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Word of Mouth: Paris

Tricked-out photomatons, a dancing sandwich man, candy cocktails and more with our local hosts

by Kelly O'Reilly in Travel on 20 December 2012

On a recent trip to Paris we had the chance to see a first-time visitor fall in love with the City of Lights. Crashing with locals, our group took the obligatory (but no less bewitching) trips to bistros, cafes, cathedrals and grand museums—but also managed to squeeze in a few more clandestine stops. After a successful week soaking in the classic Paris experience from Colette to la Tour Eiffel, and discovering some native favorites, we've got a handful of tips for your next trip.

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Chez Hamadi

Tunisian culture factors significantly among the city's many influences, and locals have long flocked to this somewhat hidden bistro tucked right off the main tourist drag in the famed Odeon neighborhood. The low-key, pleasantly kitsch interior provides the perfect backdrop for a relaxing and delicious meal of meat and vegetable couscous dishes with free-flowing wine and mint tea.

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Louis Vuitton Espace Culturel

Weave your way past the mega-rich foreign tourists buying up monogrammed leather goods, and have the operator take you up a strangely blacked-out elevator from the second floor. After a few seconds in total darkness, you'll find yourself in the light-filled, smartly curated gallery space with a tremendous view of the beloved rooftops of Paris. For each rotating exhibition a selection of fabric, hardcover catalogs are on hand to take away as a souvenir and the knowledgeable, multilingual staff will willingly walk you through the work or leave you to explore a well-stocked reading room. The best part is, it's all free.

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La Famille

In a city with a bistro on ever corner, La Famille stands out as a cozy neighborhood haunt putting an experimental riff on the traditional French menu. Located on a quiet side street in Montmarte, the setting is low-key, quirky and sexy at the same time. Bartenders serve up house-specialty mojitos brimming with smoky dry ice, Pocky sticks and candy for a young, hipster clientele.

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Palais de Tokyo

Reopened earlier this year after a 10-month renovation the Palais de Tokyo now claims the title of Europe's largest non-collecting art center. The airy, concrete space encourages free roaming among a mix of established and up-and-coming French artists in the massive building's promising new iteration.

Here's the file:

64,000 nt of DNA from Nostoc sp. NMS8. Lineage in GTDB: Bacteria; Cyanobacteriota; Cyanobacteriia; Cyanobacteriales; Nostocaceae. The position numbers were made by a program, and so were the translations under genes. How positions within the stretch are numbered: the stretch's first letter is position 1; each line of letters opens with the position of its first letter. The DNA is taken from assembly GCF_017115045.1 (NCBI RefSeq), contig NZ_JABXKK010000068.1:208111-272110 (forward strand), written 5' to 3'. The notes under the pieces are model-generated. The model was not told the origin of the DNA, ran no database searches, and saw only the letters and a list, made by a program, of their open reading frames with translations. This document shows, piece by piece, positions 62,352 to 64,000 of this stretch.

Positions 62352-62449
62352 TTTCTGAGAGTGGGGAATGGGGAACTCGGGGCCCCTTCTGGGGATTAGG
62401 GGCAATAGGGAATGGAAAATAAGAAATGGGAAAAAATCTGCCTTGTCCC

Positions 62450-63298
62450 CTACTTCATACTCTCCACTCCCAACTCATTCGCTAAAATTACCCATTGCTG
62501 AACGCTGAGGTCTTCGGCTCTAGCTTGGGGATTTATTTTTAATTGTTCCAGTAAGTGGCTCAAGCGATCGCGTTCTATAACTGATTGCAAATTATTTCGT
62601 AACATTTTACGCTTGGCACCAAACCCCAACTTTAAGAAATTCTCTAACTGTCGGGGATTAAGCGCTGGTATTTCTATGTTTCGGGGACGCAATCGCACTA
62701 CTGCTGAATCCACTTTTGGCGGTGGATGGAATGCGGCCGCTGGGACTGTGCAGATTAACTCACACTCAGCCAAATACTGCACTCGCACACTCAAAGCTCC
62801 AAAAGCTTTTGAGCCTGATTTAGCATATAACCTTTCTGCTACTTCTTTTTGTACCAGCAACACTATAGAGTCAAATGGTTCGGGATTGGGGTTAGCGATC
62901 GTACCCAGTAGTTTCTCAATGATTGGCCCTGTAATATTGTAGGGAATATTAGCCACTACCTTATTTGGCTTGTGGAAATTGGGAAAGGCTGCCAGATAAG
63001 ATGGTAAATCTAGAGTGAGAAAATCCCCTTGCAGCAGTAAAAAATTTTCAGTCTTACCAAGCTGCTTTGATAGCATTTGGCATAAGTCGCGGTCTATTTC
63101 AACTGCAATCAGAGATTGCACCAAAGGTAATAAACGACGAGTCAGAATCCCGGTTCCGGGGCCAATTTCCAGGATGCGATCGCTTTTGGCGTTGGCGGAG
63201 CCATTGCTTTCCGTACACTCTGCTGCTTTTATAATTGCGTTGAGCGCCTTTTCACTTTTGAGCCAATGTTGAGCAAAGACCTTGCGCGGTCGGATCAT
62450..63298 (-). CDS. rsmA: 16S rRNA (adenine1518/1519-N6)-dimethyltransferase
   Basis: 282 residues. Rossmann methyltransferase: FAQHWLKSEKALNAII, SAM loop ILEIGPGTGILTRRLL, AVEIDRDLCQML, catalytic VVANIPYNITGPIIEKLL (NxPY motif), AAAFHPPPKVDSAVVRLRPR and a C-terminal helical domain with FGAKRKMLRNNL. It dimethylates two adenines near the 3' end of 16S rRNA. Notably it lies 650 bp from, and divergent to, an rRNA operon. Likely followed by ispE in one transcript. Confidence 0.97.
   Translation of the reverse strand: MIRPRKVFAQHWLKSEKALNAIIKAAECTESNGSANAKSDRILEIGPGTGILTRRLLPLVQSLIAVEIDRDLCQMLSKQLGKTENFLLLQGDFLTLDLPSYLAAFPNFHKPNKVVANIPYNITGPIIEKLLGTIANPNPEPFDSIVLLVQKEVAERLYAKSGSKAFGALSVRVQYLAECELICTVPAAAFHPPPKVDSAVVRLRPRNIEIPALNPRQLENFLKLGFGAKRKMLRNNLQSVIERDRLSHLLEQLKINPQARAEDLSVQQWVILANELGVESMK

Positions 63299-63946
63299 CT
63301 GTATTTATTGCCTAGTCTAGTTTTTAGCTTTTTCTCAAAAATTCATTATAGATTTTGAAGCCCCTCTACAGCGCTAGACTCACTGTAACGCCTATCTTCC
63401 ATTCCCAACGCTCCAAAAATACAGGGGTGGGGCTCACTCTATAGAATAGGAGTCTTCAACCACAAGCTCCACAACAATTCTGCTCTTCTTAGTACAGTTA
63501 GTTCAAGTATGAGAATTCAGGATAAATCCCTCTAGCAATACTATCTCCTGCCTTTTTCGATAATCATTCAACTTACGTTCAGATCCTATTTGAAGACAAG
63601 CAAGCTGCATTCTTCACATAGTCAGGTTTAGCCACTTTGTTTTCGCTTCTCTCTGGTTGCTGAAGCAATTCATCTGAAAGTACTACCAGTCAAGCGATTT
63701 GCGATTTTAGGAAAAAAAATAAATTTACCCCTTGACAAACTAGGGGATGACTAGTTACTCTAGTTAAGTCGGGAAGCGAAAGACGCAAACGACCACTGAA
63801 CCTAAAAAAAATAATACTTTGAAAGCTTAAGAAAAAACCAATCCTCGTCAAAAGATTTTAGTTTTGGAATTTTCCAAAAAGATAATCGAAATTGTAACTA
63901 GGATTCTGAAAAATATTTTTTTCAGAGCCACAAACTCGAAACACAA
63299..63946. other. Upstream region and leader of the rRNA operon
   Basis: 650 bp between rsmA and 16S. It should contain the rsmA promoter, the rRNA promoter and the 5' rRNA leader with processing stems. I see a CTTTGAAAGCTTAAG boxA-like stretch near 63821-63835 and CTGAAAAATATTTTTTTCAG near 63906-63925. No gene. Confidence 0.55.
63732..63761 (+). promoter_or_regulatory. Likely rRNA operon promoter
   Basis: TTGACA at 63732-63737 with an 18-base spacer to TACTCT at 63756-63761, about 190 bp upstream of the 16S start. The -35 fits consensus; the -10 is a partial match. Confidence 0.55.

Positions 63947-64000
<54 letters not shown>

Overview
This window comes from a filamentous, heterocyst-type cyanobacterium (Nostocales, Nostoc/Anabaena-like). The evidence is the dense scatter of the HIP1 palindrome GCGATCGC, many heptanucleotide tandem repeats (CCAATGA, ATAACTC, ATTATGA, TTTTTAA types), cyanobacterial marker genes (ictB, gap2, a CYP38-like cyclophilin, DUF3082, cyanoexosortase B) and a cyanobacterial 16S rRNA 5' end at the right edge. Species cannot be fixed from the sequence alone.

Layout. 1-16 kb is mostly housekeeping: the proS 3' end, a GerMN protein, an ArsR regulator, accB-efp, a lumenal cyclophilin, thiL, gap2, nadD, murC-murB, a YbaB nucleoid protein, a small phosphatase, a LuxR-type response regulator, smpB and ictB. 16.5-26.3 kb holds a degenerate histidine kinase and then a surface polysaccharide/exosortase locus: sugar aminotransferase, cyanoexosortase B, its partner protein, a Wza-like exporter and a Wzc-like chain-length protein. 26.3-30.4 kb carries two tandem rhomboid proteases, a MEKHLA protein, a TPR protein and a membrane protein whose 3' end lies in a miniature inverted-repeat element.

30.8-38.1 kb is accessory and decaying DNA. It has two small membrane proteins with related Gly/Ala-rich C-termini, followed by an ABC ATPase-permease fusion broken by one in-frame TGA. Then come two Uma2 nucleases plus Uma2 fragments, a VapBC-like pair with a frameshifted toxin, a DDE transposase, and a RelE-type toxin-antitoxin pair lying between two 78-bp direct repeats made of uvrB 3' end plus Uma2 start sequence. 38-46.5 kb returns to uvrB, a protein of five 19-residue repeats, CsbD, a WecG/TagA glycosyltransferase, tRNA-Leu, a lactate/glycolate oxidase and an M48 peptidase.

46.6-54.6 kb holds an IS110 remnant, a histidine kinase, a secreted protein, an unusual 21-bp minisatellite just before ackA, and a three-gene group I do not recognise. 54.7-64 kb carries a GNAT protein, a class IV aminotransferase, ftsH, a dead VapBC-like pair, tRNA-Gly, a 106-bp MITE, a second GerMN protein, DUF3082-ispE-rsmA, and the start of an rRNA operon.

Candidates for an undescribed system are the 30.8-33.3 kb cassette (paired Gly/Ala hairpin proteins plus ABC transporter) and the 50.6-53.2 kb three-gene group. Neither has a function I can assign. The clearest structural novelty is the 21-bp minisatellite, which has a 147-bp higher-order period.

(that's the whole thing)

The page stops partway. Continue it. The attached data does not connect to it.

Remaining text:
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Bonton

Whether you've got kids or not this whimsical French children's shop is worth walking through. We popped into the Marais location, beating a bit of shopping fatigue by playing around in the black-and-white photobooth (complete with props) and browsing adorably nonsensical wares like coffee cups for squirrels, party favors and whimsical oilcloth fabric.

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Vegetarian Crepes at Marche Les Enfants Rouges

As the oldest market in Paris, Marche Les Enfants Rouges is a worthy stop on your itinerary, best scheduled at lunchtime. Be sweet to Alain at the crepe stand in the center, and not only will he dance and sing while concocting his famous, monster vegetarian crepe, but he'll toss over a few waffles to munch on while you wait. The size of an American football, the wrap is a glorious combination of carrots, mushrooms, avocado, fennel, parsley, sesame, goat cheese, lemon zest and honey. Be sure to have Alain point you towards a charming secret garden to sit and eat, as seats within the market are reserved for certain other restaurants.

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Chez Sarah

Open throughout the week while most of the larger Puces flea market shutters, Chez Sarah stocks a treasure trove of well-preserved vintage clothing and accessories. We spent hours chatting with the friendly staff and browsing exquisite French lingerie and slips, 1960s Balmain and Dior and wildly rich hats. Among the big-ticket items are hidden plenty of unlabeled frocks from around 100€.

Images by Kelly O'Reilly, Caroline Kinneberg, Bonton and Chez Sarah

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